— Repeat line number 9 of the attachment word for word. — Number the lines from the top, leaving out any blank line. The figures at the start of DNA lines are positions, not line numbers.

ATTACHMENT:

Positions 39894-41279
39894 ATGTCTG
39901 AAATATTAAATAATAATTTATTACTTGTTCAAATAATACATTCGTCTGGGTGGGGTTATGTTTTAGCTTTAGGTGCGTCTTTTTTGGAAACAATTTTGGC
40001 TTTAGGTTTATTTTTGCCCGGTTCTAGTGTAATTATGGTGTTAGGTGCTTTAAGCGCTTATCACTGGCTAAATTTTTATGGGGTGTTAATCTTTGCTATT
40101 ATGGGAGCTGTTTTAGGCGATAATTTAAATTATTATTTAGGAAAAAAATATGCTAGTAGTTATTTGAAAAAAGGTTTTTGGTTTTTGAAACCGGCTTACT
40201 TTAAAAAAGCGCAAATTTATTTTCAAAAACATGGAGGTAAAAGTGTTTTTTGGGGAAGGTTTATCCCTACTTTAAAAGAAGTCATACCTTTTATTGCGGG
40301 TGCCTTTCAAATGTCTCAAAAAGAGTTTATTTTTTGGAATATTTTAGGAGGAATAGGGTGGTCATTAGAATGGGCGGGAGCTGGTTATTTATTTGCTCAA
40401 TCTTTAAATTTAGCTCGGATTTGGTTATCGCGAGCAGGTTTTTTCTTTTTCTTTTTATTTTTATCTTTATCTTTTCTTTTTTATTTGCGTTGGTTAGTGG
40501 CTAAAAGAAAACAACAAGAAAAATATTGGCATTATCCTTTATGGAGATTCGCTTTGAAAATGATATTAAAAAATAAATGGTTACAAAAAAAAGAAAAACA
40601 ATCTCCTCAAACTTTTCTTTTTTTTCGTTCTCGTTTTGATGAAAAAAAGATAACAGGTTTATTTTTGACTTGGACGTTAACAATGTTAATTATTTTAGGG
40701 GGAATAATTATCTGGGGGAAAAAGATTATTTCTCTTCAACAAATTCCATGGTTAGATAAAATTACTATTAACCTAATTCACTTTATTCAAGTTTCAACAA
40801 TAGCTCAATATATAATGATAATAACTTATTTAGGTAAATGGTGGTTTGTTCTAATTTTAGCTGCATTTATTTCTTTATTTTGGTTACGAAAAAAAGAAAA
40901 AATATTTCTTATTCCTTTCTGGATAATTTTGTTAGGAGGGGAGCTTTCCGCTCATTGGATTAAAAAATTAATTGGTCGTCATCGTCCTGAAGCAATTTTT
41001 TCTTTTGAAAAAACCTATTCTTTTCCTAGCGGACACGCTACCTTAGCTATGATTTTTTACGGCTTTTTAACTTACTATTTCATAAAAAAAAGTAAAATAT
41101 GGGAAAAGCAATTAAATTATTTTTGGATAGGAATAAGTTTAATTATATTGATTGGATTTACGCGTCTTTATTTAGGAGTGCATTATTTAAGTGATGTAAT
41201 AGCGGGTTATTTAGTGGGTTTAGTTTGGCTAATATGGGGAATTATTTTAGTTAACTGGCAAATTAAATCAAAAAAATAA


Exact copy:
40501 CTAAAAGAAAACAACAAGAAAAATATTGGCATTATCCTTTATGGAGATTCGCTTTGAAAATGATATTAAAAAATAAATGGTTACAAAAAAAAGAAAAACA